Many children with autism engage in apparently non-purposeful, repetitive sequences of fixed behaviors including movement patterns  (hand-flapping, body-rocking, spinning or flipping of objects) and repetitive vocal sequences (echolalia).   The presence of stereotypical movements has been a key feature of the syndrome of autism since Kanner originally described it in the 1940’s.  These stereotyped behaviors are characterized mostly by their cyclical and rhythmic nature (Berkson, 1983) and have been documented and studied in other human populations such as nursing home patients  (Cohen-Mansfield, 1991) and drug addicts (Lewis, Baumeister and Mailman, 1987), and extensively in animal research.  Along with stereotypies, behaviorists generally include other non-rhythmic behaviors, such as atypical body postures and staring into lights, within a broader category of human behaviors referred to as self-stimulatory behaviors.   These behaviors are produced and received by the performer, and are not always pathological in nature.  Some examples of normal self-stimulatory behaviors are dribbling a basketball and playing solitaire (Newsom  & Lovaas, 1987).    However, because of their often excessive and behaviorally unusual nature in children with autism, self-stimulatory behaviors can be socially stigmatizing, thereby precluding significant inclusion in natural social, occupational and educational environments.   These behaviors pose significant obstacles to learning and left untreated they can easily become the dominant behavior in later years of life.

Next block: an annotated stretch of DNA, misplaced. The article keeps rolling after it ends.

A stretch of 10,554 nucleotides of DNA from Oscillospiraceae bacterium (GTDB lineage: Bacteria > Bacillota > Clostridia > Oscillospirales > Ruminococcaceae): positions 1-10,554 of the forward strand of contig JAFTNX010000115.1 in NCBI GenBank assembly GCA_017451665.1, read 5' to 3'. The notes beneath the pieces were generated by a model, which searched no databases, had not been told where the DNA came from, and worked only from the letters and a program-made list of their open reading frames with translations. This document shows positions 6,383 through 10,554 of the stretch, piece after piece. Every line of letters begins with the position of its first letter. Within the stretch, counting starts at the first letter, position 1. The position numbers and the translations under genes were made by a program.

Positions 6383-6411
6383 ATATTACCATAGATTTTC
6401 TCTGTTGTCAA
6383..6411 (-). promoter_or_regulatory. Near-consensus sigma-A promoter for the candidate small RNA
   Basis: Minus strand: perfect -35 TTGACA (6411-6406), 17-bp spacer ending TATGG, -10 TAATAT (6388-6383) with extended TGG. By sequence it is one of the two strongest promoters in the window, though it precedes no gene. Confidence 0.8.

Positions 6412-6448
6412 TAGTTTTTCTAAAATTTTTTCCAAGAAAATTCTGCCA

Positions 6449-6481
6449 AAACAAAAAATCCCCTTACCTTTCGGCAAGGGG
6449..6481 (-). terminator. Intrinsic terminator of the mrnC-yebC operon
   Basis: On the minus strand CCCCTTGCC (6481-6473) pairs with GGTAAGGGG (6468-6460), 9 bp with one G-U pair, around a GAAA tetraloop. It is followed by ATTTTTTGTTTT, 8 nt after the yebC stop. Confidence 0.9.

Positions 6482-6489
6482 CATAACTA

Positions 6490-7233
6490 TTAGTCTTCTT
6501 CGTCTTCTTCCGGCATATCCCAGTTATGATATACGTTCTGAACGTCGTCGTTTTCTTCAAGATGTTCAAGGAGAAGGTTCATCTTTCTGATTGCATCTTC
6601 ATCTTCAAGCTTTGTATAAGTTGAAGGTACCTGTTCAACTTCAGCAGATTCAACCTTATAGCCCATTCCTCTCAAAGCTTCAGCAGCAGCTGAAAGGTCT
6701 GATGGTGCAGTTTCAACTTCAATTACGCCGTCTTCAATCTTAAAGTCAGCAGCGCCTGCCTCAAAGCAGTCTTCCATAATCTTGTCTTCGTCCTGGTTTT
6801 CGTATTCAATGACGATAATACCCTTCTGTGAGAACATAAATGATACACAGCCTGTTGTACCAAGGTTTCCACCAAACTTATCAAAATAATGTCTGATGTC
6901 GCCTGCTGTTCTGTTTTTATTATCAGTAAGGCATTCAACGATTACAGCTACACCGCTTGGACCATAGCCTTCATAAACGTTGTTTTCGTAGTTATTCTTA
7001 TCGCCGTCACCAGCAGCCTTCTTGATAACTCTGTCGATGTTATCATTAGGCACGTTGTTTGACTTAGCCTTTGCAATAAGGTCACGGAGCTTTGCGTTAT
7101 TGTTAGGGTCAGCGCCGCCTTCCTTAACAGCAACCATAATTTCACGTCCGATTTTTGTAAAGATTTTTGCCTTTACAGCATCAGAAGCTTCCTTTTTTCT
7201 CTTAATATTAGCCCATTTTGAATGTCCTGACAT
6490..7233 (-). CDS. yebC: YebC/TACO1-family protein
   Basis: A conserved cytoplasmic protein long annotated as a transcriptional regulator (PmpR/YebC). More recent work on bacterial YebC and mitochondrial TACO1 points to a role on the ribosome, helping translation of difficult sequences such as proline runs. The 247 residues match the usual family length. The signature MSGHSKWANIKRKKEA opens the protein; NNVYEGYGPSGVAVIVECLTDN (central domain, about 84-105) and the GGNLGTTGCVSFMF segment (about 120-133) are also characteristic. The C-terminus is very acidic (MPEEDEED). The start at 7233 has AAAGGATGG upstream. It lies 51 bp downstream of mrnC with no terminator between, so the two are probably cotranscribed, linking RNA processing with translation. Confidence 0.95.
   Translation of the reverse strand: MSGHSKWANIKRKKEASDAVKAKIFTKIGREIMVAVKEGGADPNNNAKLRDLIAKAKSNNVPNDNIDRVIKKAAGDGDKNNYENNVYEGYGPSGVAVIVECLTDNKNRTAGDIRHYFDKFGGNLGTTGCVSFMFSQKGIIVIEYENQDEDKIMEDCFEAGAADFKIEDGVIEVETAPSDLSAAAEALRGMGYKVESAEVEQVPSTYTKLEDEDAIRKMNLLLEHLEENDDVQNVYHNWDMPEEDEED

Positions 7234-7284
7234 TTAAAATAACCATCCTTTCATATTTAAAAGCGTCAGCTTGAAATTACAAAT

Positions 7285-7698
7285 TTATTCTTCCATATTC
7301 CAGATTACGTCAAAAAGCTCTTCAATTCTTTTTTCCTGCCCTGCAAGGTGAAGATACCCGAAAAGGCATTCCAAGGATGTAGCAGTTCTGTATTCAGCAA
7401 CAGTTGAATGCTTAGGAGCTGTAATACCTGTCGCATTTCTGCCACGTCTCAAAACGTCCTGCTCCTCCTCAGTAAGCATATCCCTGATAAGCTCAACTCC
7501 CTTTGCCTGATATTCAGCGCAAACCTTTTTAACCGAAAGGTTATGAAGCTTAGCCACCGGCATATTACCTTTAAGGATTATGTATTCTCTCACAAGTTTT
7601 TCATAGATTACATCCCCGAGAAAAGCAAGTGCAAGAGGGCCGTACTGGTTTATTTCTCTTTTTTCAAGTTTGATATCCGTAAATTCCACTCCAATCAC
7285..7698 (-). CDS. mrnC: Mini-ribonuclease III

Research and treatment of problem behaviors in people with developmental disabilities has become an area of prolific study, with numerous articles addressing assessment and intervention  (Cuvo, 1997).  This paper will attempt to provide the reader with an overview of behavior research on the effect of self-stimulatory behaviors on learning and the acquisition and maintenance of such behaviors among children with autism from a functional perspective of their consequences and in terms of their motivational antecedents.